The doctors gave me a bath and cleaned the welts and broken skin on my back and wrists, but I still didn’t speak. They asked me questions and brought in the police to try to figure out who I was. When I refused to tell them, I was left with a nurse who gently laid me on my stomach and began to sing a beautiful song to me, caressing my hair as she did so. She tried to talk to me, but I stayed silent.

For three weeks, I stayed in the hospital, and everyone around me asked me questions. Many times, when I heard someone coming, I pretended I was asleep, and, even when I was awake, I often escaped into my dreams of being part of a family, being with the Matthews and Teresas of the world—parents who loved me and never hurt me.

I ate more in those weeks than I had in my life. I heard the doctors say that I was the size of a four year old, but that my teeth showed that I was probably closer to seven or eight. The man who had found me, who the doctors and police called Mr. McAllister, was always by my bedside when I awoke, and he often read stories to me until I fell asleep again.

After I had put some weight on me, the doctors were satisfied that I wouldn’t die, and the adults realized that they would get no information from me, the police agreed to release me into my future father’s custody, and he promptly took me to his spacious apartment. The moment we stepped inside my eyes went wide in shock. It was a far cry from the two-room apartment in Hell’s Kitchen where my mother had tormented me daily.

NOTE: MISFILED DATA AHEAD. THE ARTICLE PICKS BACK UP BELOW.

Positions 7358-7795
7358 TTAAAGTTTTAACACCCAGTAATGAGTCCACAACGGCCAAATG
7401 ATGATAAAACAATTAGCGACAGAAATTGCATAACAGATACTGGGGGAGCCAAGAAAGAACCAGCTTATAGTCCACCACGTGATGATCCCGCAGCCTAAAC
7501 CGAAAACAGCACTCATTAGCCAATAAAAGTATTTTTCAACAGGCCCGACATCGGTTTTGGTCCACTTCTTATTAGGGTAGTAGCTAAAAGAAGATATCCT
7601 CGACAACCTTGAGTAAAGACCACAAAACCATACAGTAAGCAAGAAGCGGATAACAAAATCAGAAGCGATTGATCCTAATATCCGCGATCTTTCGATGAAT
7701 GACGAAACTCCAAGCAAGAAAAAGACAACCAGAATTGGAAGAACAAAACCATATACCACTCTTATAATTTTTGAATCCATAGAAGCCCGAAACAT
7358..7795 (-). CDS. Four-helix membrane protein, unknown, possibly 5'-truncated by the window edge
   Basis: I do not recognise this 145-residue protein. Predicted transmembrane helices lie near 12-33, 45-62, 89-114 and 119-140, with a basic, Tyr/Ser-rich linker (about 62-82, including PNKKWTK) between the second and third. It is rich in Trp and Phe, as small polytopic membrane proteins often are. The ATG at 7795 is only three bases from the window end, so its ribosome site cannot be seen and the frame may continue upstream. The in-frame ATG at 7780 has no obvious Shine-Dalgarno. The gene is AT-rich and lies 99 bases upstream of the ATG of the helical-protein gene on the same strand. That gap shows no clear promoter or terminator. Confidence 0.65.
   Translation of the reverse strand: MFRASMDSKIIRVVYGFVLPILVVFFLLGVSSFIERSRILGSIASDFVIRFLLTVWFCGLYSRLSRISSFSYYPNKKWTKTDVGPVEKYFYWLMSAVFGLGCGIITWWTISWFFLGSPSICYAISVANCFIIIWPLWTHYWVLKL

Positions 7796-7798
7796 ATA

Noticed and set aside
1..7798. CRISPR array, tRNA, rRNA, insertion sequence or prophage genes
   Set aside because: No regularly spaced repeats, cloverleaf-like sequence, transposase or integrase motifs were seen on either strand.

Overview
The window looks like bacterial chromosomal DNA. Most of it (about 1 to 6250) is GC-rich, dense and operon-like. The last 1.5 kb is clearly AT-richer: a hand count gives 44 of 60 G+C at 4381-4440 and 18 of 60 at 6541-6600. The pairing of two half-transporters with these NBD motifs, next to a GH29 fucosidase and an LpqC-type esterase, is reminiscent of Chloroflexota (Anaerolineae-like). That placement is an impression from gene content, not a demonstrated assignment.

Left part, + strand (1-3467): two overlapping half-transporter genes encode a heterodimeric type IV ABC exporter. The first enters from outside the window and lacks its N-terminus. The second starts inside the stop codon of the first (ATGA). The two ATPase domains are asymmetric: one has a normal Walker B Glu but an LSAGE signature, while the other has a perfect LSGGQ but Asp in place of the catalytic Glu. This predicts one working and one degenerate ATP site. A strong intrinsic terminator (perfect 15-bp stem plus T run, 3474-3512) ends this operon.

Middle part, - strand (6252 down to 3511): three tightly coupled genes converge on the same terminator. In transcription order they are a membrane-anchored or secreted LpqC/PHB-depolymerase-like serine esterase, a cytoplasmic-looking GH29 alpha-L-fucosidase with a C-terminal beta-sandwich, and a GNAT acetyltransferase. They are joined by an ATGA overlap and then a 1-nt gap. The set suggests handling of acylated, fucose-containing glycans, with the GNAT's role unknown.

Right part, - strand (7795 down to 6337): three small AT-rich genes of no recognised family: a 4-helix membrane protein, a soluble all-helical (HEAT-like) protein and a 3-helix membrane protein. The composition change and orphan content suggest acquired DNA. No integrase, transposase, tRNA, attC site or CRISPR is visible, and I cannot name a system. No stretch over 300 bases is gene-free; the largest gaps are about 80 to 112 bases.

I stiffened and took a step back when Mr. McAllister knelt in front of me, but he very gently took my hands.

“Would you like to live here with me?” he asked.

I frowned, wondering if he was trying to trick me. His eyes were kind, though, and he had only been nice to me since he rescued me. I slowly nodded, and his face broke out into a bright smile.

“Good! I have to call you something, though, and since you won’t tell me your name, how do you like the name Sarah?”

I nodded again, and that was it. Within a month, I was told that I was officially Sarah Elizabeth McAllister, and I had a new daddy who showed me every day that he loved me. I had grandparents who lived in a beautiful apartment fronting Central Park and numerous aunts and uncles and cousins. I was enrolled in St. Peter’s Catholic School and given everything a child could ever want. Me. The girl who had spent her first years in terror, alone with a mother who hated her and made that clear every day.

It took me two more months to talk, but when I finally did, I told my new daddy what had happened to me, and he held me close and promised me that he would do everything in his power to make sure no one ever hurt me again.